Can a mother’s diet during pregnancy cause ADHD?

Annick Huberts-Bosch
About the Author

Annick Bosch is a PhD candidate at Karakter Child and Youth Psychiatry University Centre (Nijmegen, the Netherlands) at the TRACE project and specializes in ADHD.


There is increasing evidence that the environment in the womb during pregnancy might be important in the development of neurodevelopmental disorders, such as ADHD. The fetus may be sensitive to environmental influences, such as what the mother eats during critical stages of her pregnancy. For example, studies showed that malnourishment of the mother could impact brain development in her child [1]. These influences could sustain a long time after birth and even into adulthood [2]. Thus, maternal nutrition could play a crucial role already before birth. However, it is unknown how differences in maternal diet might influence the development of child neurodevelopmental disorders during pregnancy.

A recent study in Norway examined the associations between maternal diet quality during pregnancy and child ADHD symptoms at 8 years and child ADHD diagnosis [3]. A total of 102.152 mother-child pairs were included. Assessments included maternal diet quality during pregnancy and the contribution of ultra-processed food to total maternal energy intake in pregnancy. Results showed that higher overall maternal diet quality and lower consumption of ultra-processed foods in pregnancy were associated with fewer child ADHD symptoms. So mothers who ate more healthy had children with a lower risk of ADHD diagnosis. Strikingly, however, eating ultra-processed foods did not seem to influence the risk of ADHD in the child. The question therefore remains whether overall maternal diet quality during pregnancy might be more important than the intake of ultra-processed foods.

These results suggest an important role of maternal diet in the neurodevelopment of the fetus during pregnancy. However, the association estimates were small. Also, causal effects could not be determined. This means that we don’t yet know if the diet of the mother really causes alterations in the neurodevelopment of her child, which can lead to ADHD. It could also be that other – still unknown – factors cause both the diet of the mother and the ADHD of the child or that it’s a coincidence. An important next step for studies is to ensure that associations between nutrition and ADHD are due to causal effects of nutrition. Eventually, this could be game-changing in the prevention of neurodevelopmental disorders such as ADHD. An important first step is taken by the Norwegian study, but more studies are needed to impact the prevention of neurodevelopmental disorders.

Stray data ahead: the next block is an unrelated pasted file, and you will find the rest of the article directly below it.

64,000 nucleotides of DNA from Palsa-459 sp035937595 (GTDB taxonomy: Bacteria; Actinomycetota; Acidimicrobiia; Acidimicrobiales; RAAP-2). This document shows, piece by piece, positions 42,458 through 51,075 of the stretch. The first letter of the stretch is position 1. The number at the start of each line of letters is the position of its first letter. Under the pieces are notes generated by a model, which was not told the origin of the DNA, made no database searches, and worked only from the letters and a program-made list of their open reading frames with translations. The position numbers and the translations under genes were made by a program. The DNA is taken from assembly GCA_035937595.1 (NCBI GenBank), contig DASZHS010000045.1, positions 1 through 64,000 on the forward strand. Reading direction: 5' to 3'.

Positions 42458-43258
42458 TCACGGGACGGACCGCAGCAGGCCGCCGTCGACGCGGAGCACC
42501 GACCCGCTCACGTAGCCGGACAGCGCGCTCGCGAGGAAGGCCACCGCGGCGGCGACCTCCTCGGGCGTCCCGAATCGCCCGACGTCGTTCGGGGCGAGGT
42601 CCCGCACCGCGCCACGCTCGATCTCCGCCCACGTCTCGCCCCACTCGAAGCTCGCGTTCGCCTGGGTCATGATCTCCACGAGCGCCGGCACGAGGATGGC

Also see this blog about the same Norwegian study: Ultra-processed food and ADHD by Johanne Telnes Instanes.

References:

1. Sinn, N. (2008). Nutritional and dietary influences on attention deficit hyperactivity disorder. Nutrition reviews, 66(10), 558-568.

2. Padmanabhan, V., Cardoso, R. C., & Puttabyatappa, M. (2016). Developmental programming, a pathway to disease. Endocrinology, 157(4), 1328-1340.

3. Borge, T. C., Biele, G., Papadopoulou, E., Andersen, L. F., Jacka, F., Eggesbø, M., … & Brantsæter, A. L. (2021). The associations between maternal and child diet quality and child ADHD–findings from a large Norwegian pregnancy cohort study. BMC psychiatry, 21(1), 1-14.